In terms of Chinese domestic politics, however, if Xi Jinping is under attack in terms of his political posture at home and the marginalization of others within the Chinese Communist Party, if he is under attack in terms of its direction on economic policy, with the slowing of growth even in the pre-COVID period, then of course from Xi Jinping’s perspective, the best way to deal with any such dissension on the home front is to become more nationalist on the foreign front. And we’ve seen evidence of that. Is that strength, or is it weakness? Again, it’s a definitional question, but it’s the reality of what we’re dealing with.

For the future, I think ultimately what Xi Jinping’s administration will be waiting for is what sort of president emerges from November of 2020. If Trump is victorious, I think Xi Jinping will privately be pretty happy about that, because he sees the Trump administration on the one hand being hard-lined towards China, but utterly chaotic in its management of America’s national China strategy—strong on some things, weak on the other, vacillating between A and B above—and ultimately a divisive figure in terms of the solidarity of American alliances around the world.

If Biden wins, I think the judgment in China will be that America could seriously get its act back together again, run a coherent hard-line national comprehensive China strategy. Secondly, do so—unlike the Trump administration—with the friends and allies around the world in full harness and incorporative harness. So it really does depend on what the United States chooses to do in terms of its own national leadership, and therefore foreign policy direction for the future.

WPR: You mentioned the question of whether the U.S. is a paper tiger or not. Clearly in terms of military assets and capabilities, it’s not, but there’s been some strategic debate in Australia over the past five years or so—and I’m thinking particularly of Hugh White and his line of analysis—the idea that regardless of what America can do, that there really won’t be, when push comes to shove, the will to engage in the kind of military conflict that would be required to respond, for instance, to Chinese aggression or attempt to reunify militarily with Taiwan, let alone something like the Senkaku islands, the territorial dispute with Japan. And the recently released Australian Defense White Paper suggests that there’s a sense that the U.S. commitment to mutual defense in the Asia-Pacific might be waning. So what are your thoughts about the future of American primacy in Asia? And you mentioned it’s a question of leadership, but are you optimistic about the public support in America for that historical project? And if not, what are the implications for Australia, for other countries in Asia and the world?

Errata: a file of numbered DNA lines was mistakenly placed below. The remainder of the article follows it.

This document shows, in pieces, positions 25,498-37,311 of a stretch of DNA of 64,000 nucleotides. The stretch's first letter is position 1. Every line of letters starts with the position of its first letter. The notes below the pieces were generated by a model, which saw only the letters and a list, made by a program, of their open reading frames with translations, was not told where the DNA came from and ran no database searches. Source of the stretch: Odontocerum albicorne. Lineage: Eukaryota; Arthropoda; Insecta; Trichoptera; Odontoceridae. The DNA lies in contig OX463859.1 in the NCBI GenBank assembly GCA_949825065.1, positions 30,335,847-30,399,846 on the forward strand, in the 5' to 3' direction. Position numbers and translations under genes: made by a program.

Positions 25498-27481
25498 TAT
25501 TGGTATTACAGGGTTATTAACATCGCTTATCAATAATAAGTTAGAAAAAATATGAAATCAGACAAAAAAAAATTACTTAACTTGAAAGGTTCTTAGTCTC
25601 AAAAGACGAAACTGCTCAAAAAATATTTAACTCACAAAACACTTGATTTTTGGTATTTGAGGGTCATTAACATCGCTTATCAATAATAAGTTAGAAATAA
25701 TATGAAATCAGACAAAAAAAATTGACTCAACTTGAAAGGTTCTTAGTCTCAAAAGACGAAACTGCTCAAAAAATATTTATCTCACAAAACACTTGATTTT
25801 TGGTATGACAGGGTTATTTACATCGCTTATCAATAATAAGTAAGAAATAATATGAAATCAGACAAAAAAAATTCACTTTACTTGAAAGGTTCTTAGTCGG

Mr. Rudd: Well, it’s been a while since I’ve been in rural Pennsylvania. So it’s hard for me to answer your question. [Laughter] I am obviously both a diplomat by training and a politician, so I kind of understand the policy world, but I also understand rural politics.

It does depend on which way the American people go. When I look at the most recent series of findings from the Pew Research Project on American attitudes to the world, what I find interesting is that contrary to many of the assumptions by the American political class, that nearly three-quarters of Americans are strongly supportive of trade and strongly supportive of variations of free trade. If you listen to the populist commentary in the United States, you would think that notions of free trade had become a bit like the anti-Christ.

So therefore I think it will be a challenge for the American political class to understand that the American public, at least reflected in these polling numbers on trade, are still fundamentally internationally engaged, and therefore are not in support of America incrementally withdrawing from global economic leadership. On the question of political leadership and America’s global national security role and its regional national security role in the Asia Pacific, again it’s a question of the proper harnessing of American resources.

I think one of the great catastrophes of the last 20 years was America’s decision to invade Iraq. You flushed up a whole lot of political capital and foreign policy capital around the world against the wall. You expended so much in blood and treasure that I think the political wash through also in America itself was a deep set of reservations in American voters about, let’s call it extreme foreign policy folly.

Remember, that enterprise was about eliminating weapons of mass destruction, which the Bush administration alleged to exist in Saddam Hussein’s bathroom locker, and they never did. So we’re partly experiencing the wash up of all of that in the American body politic, where there is a degree of, shall we say, exhaustion about unnecessary wars and about unnecessary foreign policy engagement. So the wisdom for the future will be what is necessary, as opposed to that which is marginal.

Now, I would think, on that basis, given the galvanizing force of American public sentiment—on COVID questions, on trade and investment questions, on national security questions, and on human rights questions—that the No. 1 foreign policy priority for the United States, for the period ahead, will be China. And so what I therefore see is that the centrality of future U.S. administrations, Republican and Democrat, is likely to be galvanized by a finding from the American people that, contrary to any of the urban myths, that the American people still want to see their country become more prosperous through trade. They want their country to become bigger through continued immigration—another finding in terms of Pew research. And they want their country to deal with the greatest challenge to America’s future, which is China’s rise.